Search

India approves purchase of fighter jets, missile systems worth Rs 38900 crore

Under the new defence approvals, 21 MiG-29 fighter jets will be procured from Russia, while 12 Su-30 MKI aircraft will be bought from State-run Hindustan Aeronautics Ltd (HAL).

Jul 3, 2020 11:28 IST
facebook IconTwitter IconWhatsapp Icon

The Union Defence Ministry on July 2, 2020 approvement the procurement of 33 frontline fighter jets, missile systems and other military hardware worth Rd 38,900 crore to boost the combat capability of the Indian Armed Forces amid heightened tensions between India and China at the border. 

The Defence Ministry stated that under the new defence deals, 21 MiG-29 fighter jets will be procured from Russia, while 12 Su-30 MKI aircraft will be bought from State-run Hindustan Aeronautics Ltd (HAL).

The Ministry has also approved a separate proposal of upgrading the existing 59 MiG-29 aircraft.

Key Highlights 

•  The Defence Ministry informed in its statement that the Defence Acquisition Council (DAC) approved capital procurement worth around Rs 38,900 crore.

•  The Defence Acquisition Council approved the procurement of the fighter jets to boost the fighting capability of the Indian Air Force amid the current tense border stand-off between India and China. The air surveillance has also gone up in Eastern Ladakh ever since the violent clash between the troops of the two nations, in which 20 Indian soldiers martyred. 

•  The purchase of the 12 new Su-30 MKI from HAL will cost the centre around Rs 10,730 crore, while the procurement of 21 MiG-29 and upgradation of the MiG-29 fleet is estimated to cost around Rs 7,418 crore.

•  The DAC also approved the procurement of 248 ASTRA beyond visual range (BVR) air-to-air missile systems. The missiles are designed to engage and destroy highly manoeuvring supersonic aircraft. They have all-weather day and night capability.

•  The acquisition of Pinaka missile systems and long-range land attack missile systems with a firing range of 1000 KM have also been approved by the DAC.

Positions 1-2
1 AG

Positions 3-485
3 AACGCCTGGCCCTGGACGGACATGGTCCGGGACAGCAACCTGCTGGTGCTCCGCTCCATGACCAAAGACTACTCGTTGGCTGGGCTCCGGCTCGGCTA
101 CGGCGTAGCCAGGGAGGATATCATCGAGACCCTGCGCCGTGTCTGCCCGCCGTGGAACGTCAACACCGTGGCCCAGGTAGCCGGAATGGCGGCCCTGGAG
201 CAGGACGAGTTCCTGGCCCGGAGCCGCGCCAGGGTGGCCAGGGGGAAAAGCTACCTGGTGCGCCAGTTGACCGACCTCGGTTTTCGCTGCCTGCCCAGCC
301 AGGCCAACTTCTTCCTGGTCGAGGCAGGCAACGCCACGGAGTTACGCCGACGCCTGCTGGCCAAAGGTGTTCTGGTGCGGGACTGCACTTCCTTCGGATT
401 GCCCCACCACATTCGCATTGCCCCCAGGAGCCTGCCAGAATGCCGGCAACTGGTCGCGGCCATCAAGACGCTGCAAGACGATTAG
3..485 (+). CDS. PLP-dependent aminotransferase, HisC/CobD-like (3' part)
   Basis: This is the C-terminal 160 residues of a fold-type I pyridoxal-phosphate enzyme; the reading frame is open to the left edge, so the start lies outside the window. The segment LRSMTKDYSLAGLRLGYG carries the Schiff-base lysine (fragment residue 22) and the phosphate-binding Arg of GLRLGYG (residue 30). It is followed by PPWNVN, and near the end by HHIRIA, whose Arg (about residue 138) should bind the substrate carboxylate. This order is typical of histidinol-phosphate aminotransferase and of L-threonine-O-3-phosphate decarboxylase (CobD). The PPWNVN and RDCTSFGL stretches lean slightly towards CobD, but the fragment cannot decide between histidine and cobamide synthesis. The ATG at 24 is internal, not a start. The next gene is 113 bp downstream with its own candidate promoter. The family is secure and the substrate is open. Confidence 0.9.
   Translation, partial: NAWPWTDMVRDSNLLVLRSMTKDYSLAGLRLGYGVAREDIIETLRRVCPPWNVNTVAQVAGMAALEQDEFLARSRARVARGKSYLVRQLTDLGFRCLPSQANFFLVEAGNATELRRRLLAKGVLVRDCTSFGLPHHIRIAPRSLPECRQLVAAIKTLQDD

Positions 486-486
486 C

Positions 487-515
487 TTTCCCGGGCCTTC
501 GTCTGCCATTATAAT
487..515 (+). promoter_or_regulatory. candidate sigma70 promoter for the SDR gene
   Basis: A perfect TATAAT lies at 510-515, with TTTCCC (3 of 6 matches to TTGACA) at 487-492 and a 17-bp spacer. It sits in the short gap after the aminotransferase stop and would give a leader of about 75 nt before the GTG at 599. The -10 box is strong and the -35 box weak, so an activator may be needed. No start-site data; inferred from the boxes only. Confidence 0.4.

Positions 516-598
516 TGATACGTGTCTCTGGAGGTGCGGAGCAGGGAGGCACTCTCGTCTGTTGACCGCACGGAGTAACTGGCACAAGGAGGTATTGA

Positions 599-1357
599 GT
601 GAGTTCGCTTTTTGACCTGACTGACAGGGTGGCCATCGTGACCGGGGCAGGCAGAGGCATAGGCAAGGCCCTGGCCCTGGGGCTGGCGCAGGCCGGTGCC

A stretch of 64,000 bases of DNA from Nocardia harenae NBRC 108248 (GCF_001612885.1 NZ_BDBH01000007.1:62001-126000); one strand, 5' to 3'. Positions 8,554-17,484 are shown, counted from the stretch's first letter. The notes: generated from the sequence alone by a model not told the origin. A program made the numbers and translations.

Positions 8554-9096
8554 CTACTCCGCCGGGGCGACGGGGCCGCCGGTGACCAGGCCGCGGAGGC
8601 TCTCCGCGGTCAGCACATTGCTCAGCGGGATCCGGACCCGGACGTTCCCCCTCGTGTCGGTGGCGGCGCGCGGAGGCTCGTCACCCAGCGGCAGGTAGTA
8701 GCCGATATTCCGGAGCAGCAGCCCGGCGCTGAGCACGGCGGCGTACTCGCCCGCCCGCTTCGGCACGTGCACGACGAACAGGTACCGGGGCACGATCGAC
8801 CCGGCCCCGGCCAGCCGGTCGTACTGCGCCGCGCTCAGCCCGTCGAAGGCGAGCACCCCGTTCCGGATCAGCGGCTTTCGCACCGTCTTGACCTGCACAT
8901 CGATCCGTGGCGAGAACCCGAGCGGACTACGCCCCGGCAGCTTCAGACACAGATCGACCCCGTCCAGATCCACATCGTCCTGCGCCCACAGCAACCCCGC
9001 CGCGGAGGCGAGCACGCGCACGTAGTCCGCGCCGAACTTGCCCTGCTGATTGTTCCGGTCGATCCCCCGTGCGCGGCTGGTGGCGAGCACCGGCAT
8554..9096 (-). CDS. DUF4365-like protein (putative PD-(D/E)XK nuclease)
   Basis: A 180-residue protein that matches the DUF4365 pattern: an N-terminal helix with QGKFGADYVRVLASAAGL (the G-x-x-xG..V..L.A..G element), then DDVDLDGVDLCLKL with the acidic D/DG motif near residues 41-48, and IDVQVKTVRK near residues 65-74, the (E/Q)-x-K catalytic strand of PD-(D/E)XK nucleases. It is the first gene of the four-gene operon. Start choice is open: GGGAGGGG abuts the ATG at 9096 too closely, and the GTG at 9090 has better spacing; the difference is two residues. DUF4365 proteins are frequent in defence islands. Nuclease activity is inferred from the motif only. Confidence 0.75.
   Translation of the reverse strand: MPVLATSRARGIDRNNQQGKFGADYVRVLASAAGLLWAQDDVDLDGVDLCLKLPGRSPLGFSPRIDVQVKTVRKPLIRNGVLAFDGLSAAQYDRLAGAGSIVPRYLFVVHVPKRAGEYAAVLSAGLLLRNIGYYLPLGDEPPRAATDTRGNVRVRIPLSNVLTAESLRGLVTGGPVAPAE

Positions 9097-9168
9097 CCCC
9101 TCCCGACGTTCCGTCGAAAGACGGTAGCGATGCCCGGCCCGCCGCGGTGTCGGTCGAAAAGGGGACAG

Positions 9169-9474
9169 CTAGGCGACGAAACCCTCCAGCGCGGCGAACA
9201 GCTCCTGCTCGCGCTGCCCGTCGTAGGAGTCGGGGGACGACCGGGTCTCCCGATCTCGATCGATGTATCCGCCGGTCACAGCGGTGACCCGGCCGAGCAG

•  The proposals for the procurement of software-defined radios for the Indian Army and BMP armament upgrades were also approved by the DAC. 

•  The decisions were taken during a meeting of the Defence Acquisition Council (DAC) chaired by Defence Minister Rajnath Singh. The Council is the highest decision-making body of the defence ministry on procurement.

Significance

The Defence Ministry in its press release referred to the current tense border situation and emphasised on the need to strengthen the armed forces for the defence of India’s borders. Further, the Ministry said that the new approvals are focussed on indigenous design and development, as they include acquisitions from Indian Industry amounting to at least Rs 31,130 crore. The equipment will be manufactured in India involving the Indian defence industry with the participation of several MSMEs and prime-tier vendors.

The Ministry stated that the indigenous content in some of these projects will make up 80 percent of the total project cost. It further informed that a large of number the current projects were made possible due to the Transfer of Technology by DRDO to the indigenous industry. The cost of the design and development proposals is expected to be around Rs 20, 400 crores.

The Ministry noted that the acquisition of Pinaka missile systems will help raise additional regiments, the addition of long-range land attack missile systems will boost the attack capabilities of both the Indian Navy and the Indian Air Force. The induction of the Astra Missiles with beyond visual range capability will also act as a force multiplier and bolster the strike capability of the Indian Navy and the Indian Air Force.

Background

The Indian and Chinese armies have been engaged in a bitter border standoff in Eastern Ladakh since over two months. The situation worsened when a violent clash broke out in Galwan valley in Eastern Ladakh on June 15 and both Indian and Chinese troops suffered casualties. Twenty Indian Bravehearts martyred in the clash.